I also desire conversations with other passionate people that save materials related to the histories I value. Offering your own resources can create more opportunities for those kinds of exchanges. Being able to access interesting objects is nice, but having direct encounters with the people that helped make those objects or are part of that history, is always richer.

Hardcore Architecture flyerWhat's your favorite house/description/band name in Hardcore Architecture?

Oh, there are so many! I particularly enjoy the combinations where the band name is extra violent and the house is extra boring or ordinary. Some examples of this are: Dead Virgins, White Collar Corpse, Rotting Humans, Death Row, and Chicago's own Impulse Manslaughter.

How did you feel once you started looking up addresses and discovering that many of them were located in the suburbs?

This wasn't entirely surprising, although some of the houses are perhaps more grandiose than I expected. In many cases you can really feel the urge to break out of a quiet, sometimes rural, existence by making loud, ugly music. It becomes easy to imagine young people needing to invent their own fun when I navigate certain areas and see how little there appears to be. I grew up in a suburb of Philadelphia and started an underground music 'zine when I was 17 years old. Part of the impetus to do that was because I was pretty unexcited by my surroundings too. The people I went to high school with didn't care about the things I cared about, so I used my publication to find others that did. It worked then, and it still works.

Any exciting news for Hardcore Architecture or other projects that you have for the future?

Thus far I have completed three publications for the project: an essay booklet with color photos of the houses, and interview booklets with the photographer and filmmaker Bill Daniel and Les Evans from the band Cryptic Slaughter (whose childhood home is part of the project). I plan to continue searching for houses and making Hardcore Architecture publications. The next booklet will likely be an essay that focuses on the work of being a Google Street View driver, and the next exhibition of the project will take place at the Outhaus in Urbana, Illinois. Like the Franklin, it's a small backyard space behind the house of two artists. I'm trying to keep things domestic!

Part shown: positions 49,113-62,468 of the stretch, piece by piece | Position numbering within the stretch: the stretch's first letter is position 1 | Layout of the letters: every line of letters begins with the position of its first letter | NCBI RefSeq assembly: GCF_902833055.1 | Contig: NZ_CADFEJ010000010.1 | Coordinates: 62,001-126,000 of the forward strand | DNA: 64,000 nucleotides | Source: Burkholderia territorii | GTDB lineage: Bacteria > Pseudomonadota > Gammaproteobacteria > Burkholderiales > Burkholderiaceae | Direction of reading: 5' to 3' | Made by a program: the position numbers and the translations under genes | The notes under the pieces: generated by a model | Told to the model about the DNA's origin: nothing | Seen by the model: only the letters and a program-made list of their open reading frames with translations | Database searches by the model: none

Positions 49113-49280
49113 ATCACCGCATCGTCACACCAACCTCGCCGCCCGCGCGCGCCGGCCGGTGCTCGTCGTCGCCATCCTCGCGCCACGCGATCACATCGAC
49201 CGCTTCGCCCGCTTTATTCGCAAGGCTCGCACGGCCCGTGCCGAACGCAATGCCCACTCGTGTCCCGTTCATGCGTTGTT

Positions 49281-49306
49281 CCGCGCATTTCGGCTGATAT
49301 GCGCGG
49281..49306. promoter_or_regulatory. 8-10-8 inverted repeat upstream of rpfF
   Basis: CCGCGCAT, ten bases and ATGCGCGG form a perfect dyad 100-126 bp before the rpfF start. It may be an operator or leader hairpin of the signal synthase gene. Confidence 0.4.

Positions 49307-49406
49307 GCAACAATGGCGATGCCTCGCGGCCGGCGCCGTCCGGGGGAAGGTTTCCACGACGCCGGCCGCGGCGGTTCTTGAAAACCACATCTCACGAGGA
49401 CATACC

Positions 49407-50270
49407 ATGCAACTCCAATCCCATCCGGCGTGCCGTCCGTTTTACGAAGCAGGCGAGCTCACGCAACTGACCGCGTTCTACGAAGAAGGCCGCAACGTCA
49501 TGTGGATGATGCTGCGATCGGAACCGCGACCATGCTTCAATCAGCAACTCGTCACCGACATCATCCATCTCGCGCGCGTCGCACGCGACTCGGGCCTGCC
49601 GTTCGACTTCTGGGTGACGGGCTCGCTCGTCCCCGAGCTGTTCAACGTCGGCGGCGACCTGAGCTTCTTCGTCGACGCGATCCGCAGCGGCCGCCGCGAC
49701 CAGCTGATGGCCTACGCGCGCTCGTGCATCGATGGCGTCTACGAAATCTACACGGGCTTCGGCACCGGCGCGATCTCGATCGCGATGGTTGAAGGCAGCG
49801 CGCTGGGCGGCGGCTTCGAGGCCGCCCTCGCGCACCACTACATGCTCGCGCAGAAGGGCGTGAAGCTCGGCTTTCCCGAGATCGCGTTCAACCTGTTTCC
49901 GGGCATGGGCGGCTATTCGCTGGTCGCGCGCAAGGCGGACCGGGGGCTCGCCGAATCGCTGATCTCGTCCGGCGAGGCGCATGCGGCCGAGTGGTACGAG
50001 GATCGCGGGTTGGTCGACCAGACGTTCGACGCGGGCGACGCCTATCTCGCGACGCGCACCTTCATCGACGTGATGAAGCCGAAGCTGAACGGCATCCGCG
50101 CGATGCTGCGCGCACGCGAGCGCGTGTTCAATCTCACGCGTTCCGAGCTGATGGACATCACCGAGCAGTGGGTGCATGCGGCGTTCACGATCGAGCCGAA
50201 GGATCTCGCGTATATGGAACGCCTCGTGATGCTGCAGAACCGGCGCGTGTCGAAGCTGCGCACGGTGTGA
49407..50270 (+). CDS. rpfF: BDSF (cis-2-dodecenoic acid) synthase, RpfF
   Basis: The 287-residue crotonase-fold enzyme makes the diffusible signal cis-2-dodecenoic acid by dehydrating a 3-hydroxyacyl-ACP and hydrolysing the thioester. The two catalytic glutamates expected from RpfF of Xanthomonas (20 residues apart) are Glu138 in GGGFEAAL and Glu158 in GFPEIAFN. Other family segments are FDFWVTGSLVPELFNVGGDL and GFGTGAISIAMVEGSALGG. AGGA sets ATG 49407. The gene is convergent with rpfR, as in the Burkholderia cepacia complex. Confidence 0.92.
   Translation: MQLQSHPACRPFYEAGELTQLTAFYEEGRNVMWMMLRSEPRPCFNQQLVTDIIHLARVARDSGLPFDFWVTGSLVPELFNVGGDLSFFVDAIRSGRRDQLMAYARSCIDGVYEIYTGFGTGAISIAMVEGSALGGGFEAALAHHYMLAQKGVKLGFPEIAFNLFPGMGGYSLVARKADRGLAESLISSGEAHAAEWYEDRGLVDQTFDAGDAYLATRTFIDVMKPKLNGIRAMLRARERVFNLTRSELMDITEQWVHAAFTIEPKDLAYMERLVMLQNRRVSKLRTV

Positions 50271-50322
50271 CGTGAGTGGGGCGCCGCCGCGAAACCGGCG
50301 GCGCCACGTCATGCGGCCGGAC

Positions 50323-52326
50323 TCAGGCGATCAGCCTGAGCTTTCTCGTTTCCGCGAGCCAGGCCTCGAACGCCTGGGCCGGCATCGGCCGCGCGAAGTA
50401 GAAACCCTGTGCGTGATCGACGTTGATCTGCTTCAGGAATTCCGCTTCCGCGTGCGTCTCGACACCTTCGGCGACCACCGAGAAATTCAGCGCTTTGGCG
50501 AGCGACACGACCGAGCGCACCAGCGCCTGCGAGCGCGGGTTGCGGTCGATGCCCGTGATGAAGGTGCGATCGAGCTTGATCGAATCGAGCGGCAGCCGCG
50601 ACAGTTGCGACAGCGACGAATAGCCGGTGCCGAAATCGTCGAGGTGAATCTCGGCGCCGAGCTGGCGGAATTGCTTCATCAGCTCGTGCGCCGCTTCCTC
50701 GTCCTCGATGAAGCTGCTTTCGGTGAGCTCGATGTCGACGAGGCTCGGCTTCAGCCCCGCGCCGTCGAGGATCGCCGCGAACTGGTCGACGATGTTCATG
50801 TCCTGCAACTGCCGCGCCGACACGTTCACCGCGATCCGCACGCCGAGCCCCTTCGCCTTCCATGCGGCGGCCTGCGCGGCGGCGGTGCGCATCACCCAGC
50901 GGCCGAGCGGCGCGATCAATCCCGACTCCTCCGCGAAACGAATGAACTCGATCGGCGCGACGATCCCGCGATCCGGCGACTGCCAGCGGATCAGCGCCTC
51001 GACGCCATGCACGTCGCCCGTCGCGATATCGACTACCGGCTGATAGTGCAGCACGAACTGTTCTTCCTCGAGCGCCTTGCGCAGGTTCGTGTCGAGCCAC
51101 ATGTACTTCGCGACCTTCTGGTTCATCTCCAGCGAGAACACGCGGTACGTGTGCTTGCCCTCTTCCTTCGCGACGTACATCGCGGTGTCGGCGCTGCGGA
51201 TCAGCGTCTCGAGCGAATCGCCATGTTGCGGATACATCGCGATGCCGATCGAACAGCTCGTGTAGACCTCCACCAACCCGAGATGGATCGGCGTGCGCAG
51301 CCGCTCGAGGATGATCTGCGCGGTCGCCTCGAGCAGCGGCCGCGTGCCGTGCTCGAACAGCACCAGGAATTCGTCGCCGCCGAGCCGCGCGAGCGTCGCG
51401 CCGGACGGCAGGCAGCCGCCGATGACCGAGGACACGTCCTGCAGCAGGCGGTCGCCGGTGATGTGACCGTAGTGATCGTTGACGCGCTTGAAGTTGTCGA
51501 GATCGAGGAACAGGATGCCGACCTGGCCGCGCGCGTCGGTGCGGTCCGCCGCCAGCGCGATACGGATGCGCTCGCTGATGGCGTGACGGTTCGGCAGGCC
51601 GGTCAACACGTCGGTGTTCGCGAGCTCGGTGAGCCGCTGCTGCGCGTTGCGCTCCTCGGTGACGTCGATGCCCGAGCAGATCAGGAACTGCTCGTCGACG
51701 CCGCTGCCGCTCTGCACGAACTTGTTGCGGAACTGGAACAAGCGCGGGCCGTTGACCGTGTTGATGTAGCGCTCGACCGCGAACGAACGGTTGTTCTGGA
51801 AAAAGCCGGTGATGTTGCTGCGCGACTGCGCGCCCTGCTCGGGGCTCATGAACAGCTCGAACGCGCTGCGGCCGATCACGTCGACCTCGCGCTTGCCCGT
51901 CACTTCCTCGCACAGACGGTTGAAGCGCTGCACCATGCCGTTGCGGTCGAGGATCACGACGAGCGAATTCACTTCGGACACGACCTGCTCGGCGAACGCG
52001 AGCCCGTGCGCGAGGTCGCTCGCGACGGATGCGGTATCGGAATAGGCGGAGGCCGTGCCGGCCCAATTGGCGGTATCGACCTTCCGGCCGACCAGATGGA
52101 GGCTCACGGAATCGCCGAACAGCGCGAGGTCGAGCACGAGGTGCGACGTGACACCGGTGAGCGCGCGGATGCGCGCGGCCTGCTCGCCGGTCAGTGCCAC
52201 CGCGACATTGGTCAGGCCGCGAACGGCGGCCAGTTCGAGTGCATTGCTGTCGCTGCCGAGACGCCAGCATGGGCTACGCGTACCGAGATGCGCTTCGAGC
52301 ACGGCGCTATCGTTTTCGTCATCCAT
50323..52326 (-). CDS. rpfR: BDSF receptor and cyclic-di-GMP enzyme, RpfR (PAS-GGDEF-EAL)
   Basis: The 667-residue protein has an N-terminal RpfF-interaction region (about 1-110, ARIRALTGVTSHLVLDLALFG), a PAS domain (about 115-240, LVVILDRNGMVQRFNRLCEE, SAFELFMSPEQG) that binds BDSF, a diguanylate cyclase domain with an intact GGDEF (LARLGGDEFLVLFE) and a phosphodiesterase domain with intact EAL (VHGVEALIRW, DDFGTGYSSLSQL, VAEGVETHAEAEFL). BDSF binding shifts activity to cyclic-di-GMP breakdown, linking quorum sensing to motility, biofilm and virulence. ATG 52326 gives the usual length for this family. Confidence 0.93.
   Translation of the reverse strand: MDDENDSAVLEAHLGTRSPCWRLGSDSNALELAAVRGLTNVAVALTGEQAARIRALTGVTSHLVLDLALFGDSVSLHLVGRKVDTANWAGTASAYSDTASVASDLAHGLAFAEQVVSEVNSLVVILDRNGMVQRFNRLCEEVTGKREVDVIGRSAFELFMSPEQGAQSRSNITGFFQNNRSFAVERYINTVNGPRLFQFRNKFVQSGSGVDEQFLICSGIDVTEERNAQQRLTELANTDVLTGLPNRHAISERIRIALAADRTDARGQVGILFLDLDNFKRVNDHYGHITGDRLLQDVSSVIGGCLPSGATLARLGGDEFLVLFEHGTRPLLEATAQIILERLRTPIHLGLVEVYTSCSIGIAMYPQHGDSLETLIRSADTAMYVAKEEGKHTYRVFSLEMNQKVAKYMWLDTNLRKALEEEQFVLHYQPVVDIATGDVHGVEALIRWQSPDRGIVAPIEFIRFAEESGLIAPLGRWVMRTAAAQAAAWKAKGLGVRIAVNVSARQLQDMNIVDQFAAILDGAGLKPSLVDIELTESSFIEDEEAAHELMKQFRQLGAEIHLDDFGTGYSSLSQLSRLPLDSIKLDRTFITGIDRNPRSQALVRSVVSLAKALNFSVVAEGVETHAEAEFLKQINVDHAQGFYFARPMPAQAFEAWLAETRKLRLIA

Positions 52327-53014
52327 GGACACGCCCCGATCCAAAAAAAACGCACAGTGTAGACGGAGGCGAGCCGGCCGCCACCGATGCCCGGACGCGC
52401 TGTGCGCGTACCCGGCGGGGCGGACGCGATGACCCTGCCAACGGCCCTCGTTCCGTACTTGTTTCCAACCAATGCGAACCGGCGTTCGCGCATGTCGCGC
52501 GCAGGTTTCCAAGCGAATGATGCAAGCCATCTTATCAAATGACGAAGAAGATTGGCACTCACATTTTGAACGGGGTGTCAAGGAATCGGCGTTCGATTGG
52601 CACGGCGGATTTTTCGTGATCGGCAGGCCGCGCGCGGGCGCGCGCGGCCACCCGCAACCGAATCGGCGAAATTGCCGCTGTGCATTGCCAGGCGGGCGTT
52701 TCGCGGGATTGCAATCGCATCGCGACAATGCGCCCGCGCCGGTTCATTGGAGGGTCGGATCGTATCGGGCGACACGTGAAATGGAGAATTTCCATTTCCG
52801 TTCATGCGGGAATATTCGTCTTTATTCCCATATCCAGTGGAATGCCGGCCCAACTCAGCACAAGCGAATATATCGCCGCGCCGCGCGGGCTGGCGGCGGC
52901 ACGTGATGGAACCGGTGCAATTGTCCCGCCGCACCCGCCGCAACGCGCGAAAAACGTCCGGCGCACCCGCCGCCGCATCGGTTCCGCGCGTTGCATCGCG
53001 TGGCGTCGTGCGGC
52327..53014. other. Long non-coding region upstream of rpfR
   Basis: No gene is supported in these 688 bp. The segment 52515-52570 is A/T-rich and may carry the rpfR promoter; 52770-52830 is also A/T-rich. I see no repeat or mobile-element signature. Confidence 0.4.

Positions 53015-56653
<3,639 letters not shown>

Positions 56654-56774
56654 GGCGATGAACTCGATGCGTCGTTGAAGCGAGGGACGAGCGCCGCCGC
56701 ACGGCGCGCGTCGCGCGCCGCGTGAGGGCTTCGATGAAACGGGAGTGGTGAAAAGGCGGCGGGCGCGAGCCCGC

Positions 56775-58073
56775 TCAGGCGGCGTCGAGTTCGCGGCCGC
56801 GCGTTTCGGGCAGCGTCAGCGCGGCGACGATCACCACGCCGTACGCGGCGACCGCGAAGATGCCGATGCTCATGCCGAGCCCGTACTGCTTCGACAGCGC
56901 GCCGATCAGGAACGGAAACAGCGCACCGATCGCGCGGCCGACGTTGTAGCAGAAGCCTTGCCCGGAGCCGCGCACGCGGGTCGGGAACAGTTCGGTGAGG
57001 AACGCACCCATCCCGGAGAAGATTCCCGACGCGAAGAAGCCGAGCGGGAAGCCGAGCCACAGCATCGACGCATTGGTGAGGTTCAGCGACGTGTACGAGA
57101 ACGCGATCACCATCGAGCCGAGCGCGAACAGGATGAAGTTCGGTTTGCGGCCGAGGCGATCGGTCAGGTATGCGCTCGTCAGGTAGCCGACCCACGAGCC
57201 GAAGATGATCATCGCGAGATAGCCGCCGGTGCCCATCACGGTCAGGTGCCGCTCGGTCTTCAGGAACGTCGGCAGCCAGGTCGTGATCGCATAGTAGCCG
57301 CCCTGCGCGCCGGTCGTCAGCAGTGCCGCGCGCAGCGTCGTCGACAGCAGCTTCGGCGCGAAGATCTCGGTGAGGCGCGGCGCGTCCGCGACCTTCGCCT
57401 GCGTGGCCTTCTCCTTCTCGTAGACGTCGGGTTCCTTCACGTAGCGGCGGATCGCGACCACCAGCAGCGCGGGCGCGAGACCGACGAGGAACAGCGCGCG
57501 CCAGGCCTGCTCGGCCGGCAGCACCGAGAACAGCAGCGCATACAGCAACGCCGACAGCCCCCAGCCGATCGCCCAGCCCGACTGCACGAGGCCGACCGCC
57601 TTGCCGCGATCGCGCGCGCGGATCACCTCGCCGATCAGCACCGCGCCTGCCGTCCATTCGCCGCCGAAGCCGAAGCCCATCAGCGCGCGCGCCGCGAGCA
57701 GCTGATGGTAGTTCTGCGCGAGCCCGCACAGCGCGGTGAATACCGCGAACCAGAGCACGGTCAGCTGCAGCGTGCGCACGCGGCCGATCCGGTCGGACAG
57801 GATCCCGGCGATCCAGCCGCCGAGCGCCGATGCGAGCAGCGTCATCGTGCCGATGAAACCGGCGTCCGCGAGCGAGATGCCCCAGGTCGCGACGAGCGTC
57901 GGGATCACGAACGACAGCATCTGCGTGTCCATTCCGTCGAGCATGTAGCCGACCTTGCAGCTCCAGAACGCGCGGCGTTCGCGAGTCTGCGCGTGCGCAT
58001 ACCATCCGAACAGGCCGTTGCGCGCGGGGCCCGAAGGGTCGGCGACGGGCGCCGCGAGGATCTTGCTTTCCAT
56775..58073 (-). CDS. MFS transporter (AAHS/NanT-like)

The exhibition at The Franklin, based out of Edra Soto's and Dan Sullivan's home in East Garfield Park, featured a selection of images and text from the overall collection of screenshots that the artist had accumulated since 2014. Rather than printing all of the pieces in color, the artist chose black and white for the majority of the exhibition, although a few images remained in color. The grittiness and angst ridden agitation that is incredibly singular to hardcore culture was characterized by the visual abrasiveness of the black and white and poor resolution quality. Additionally, Fischer's choice to tape the images to the wall of the gallery space symbolized the raw and radical DIY culture of zines, hardcore, and the underground. Many of the collected images were full of irony as they juxtaposed one another with location and place vs. title and review dialogue -- the works inform us that creativity can spawn anywhere, in a manicured lawn or in a city dwelling.

Hardcore Architecture will be exhibiting at Outhaus, October 3, at 709 E. Sunnyside Crest Dr., in downstate Urbana.

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Architecture Tue Nov 03 2015

Paul Goldberger Describes the "Pragmatism and Poetry" of Frank Gehry's Architecture in His New Book

By Nancy Bishop

Architecture critic Paul Goldberger talks about Frank Gehry's life and work in a new book.
Read this feature »

Steve at the Movies Fri Jan 01 2016

Best Feature Films & Documentaries of 2015

By Steve Prokopy

Read this column »